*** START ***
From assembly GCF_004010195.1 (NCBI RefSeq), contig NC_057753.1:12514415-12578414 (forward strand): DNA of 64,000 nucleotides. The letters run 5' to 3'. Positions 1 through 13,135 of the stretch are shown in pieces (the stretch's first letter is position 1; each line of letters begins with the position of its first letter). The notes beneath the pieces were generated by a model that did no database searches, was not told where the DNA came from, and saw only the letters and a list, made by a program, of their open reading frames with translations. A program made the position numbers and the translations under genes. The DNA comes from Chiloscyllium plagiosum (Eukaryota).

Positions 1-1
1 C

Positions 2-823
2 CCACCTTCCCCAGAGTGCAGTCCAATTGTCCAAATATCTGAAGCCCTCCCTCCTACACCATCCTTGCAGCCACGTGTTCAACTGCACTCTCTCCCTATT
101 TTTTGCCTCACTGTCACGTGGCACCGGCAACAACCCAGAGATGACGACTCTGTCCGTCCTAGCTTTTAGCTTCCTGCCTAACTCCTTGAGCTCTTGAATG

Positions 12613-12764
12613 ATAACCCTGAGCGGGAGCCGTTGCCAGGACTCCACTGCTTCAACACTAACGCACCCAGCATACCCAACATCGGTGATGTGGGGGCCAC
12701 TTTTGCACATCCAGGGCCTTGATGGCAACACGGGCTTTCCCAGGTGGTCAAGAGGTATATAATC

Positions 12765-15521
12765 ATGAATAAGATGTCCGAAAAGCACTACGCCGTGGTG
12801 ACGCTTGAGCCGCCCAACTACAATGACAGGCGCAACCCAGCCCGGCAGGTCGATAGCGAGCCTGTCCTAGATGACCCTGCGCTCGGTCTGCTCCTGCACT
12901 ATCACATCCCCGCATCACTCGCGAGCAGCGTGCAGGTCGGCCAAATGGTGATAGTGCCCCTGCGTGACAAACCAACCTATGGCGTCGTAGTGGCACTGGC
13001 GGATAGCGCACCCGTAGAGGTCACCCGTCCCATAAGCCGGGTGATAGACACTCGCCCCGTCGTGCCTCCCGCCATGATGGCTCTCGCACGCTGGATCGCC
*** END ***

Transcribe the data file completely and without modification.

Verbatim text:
From assembly GCF_004010195.1 (NCBI RefSeq), contig NC_057753.1:12514415-12578414 (forward strand): DNA of 64,000 nucleotides. The letters run 5' to 3'. Positions 1 through 13,135 of the stretch are shown in pieces (the stretch's first letter is position 1; each line of letters begins with the position of its first letter). The notes beneath the pieces were generated by a model that did no database searches, was not told where the DNA came from, and saw only the letters and a list, made by a program, of their open reading frames with translations. A program made the position numbers and the translations under genes. The DNA comes from Chiloscyllium plagiosum (Eukaryota).

Positions 1-1
1 C

Positions 2-823
2 CCACCTTCCCCAGAGTGCAGTCCAATTGTCCAAATATCTGAAGCCCTCCCTCCTACACCATCCTTGCAGCCACGTGTTCAACTGCACTCTCTCCCTATT
101 TTTTGCCTCACTGTCACGTGGCACCGGCAACAACCCAGAGATGACGACTCTGTCCGTCCTAGCTTTTAGCTTCCTGCCTAACTCCTTGAGCTCTTGAATG

Positions 12613-12764
12613 ATAACCCTGAGCGGGAGCCGTTGCCAGGACTCCACTGCTTCAACACTAACGCACCCAGCATACCCAACATCGGTGATGTGGGGGCCAC
12701 TTTTGCACATCCAGGGCCTTGATGGCAACACGGGCTTTCCCAGGTGGTCAAGAGGTATATAATC

Positions 12765-15521
12765 ATGAATAAGATGTCCGAAAAGCACTACGCCGTGGTG
12801 ACGCTTGAGCCGCCCAACTACAATGACAGGCGCAACCCAGCCCGGCAGGTCGATAGCGAGCCTGTCCTAGATGACCCTGCGCTCGGTCTGCTCCTGCACT
12901 ATCACATCCCCGCATCACTCGCGAGCAGCGTGCAGGTCGGCCAAATGGTGATAGTGCCCCTGCGTGACAAACCAACCTATGGCGTCGTAGTGGCACTGGC
13001 GGATAGCGCACCCGTAGAGGTCACCCGTCCCATAAGCCGGGTGATAGACACTCGCCCCGTCGTGCCTCCCGCCATGATGGCTCTCGCACGCTGGATCGCC